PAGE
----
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Editorial Volume 15 Issue 3


Acute Medicine is full of ‘C-words’ – the Nursing and Midwifery Council’s ‘Six Cs’ (Care, Compassion, Competence, Commitment, Courage and Competence) are as relevant on the AMU as anywhere else in the Health Service; acute physicians would probably also include co-ordination, collaboration and crisis management, as winter looms before us. Dan Beckett’s paper from Forth Valley in Scotland, suggests another word that should be added to the list. As we strive to design sustainable rotas which span 7 days and comply with European work-time directives it is understandable that continuity often falls by the wayside, particularly in smaller Units. The transition from the acute medicine team to an in-patient specialist ward will usually, and appropriately, require hand-over of care. However, as described in this paper, patients who remain within the AMU may find that they see a different consultant each day. Moving to a model whereby patients in the AMU remained under the care of the admitting consultant was shown to shorten their AMU length of stay, facilitating transfer to the appropriate in-patient team, although not increasing the proportion of patients discharged directly from the unit. The authors proposed that this latter finding related to changes in the skill mix of the consultant team covering the AMU, demonstrating the complexity of the challenges we face. It would have been interesting to study the impact on patient satisfaction – as well as consultant job satisfaction – from this new model; my own, purely anecdotal data, suggests both may be considerably improved.

This month’s case report selection illustrates some interesting clinical conundrums. Lower limb cellulitis is a common reason for presentation to the acute medical, or ambulatory care unit; however, when the rash or erythema is bilateral, there is often an alternative diagnosis. In the case described by Cranga and colleagues, antibiotics turned out be the cause (rather than the solution) to the problem. Early liaison with the dermatology team enabled the diagnosis of acute generalized erythematous pustulosis to be made, and resolution of the condition followed discontinuation of antibiotics. The authors include a useful table to support clinicians in making this (albeit rare) diagnosis. Emily McNicholas reminds us of the importance of a collateral history – it is not hard to see how a patient with fever, confusion and incontinence might be labelled as having a urinary tract infection; the retrospective story of a cocktail stick in the throat prior to onset of the symptoms might have pointed to the correct diagnosis is this had been obtained at the time of admission. This case also shows the dangers of separation of Emergency Department notes from those of hospital in-patients, even within the same organization – a problem which will be familiar to many UK readers of this journal.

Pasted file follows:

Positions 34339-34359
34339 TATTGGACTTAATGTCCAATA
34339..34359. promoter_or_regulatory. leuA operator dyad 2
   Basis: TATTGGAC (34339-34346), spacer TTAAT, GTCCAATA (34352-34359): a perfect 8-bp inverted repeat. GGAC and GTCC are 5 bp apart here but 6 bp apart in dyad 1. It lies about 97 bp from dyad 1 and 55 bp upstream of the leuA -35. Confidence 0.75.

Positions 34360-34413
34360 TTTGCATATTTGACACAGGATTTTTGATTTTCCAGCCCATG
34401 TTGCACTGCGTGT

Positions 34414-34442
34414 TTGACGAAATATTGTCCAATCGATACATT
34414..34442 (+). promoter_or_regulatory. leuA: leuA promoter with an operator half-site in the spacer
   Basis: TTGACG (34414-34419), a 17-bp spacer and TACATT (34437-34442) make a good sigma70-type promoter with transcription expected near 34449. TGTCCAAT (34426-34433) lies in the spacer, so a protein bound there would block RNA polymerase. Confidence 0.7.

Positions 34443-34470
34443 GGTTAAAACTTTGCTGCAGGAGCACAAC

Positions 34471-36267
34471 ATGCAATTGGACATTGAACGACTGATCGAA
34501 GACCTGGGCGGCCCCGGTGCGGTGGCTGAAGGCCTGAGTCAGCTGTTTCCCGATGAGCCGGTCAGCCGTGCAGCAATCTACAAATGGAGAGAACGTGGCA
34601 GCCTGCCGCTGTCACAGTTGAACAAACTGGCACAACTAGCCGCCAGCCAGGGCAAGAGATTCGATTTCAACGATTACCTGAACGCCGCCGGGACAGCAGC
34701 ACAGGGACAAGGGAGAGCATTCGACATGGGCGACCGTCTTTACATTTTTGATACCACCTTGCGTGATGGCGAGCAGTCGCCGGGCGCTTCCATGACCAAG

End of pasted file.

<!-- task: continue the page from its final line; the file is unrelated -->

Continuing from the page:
Patients with frailty represent a significant proportion of admissions to the acute medical take and often provide considerable management challenges. Natalie Offord and colleagues from the British Geriatric Society have described the development of the Frailsafe collaborative which
clearly provides a major step forward. At the other end of the age spectrum, adolescents and young adults (AYAs) may represent a different kind of challenge for the acute medicine team. Some of the key messages from the recent Royal College of Physicians’ Acute Care Toolkit for AYAs are summarized in the article on p157. Anyone who is involved in managing this group of patients is recommended to read this article, and please look out for the link to a survey about this at the end of the article.

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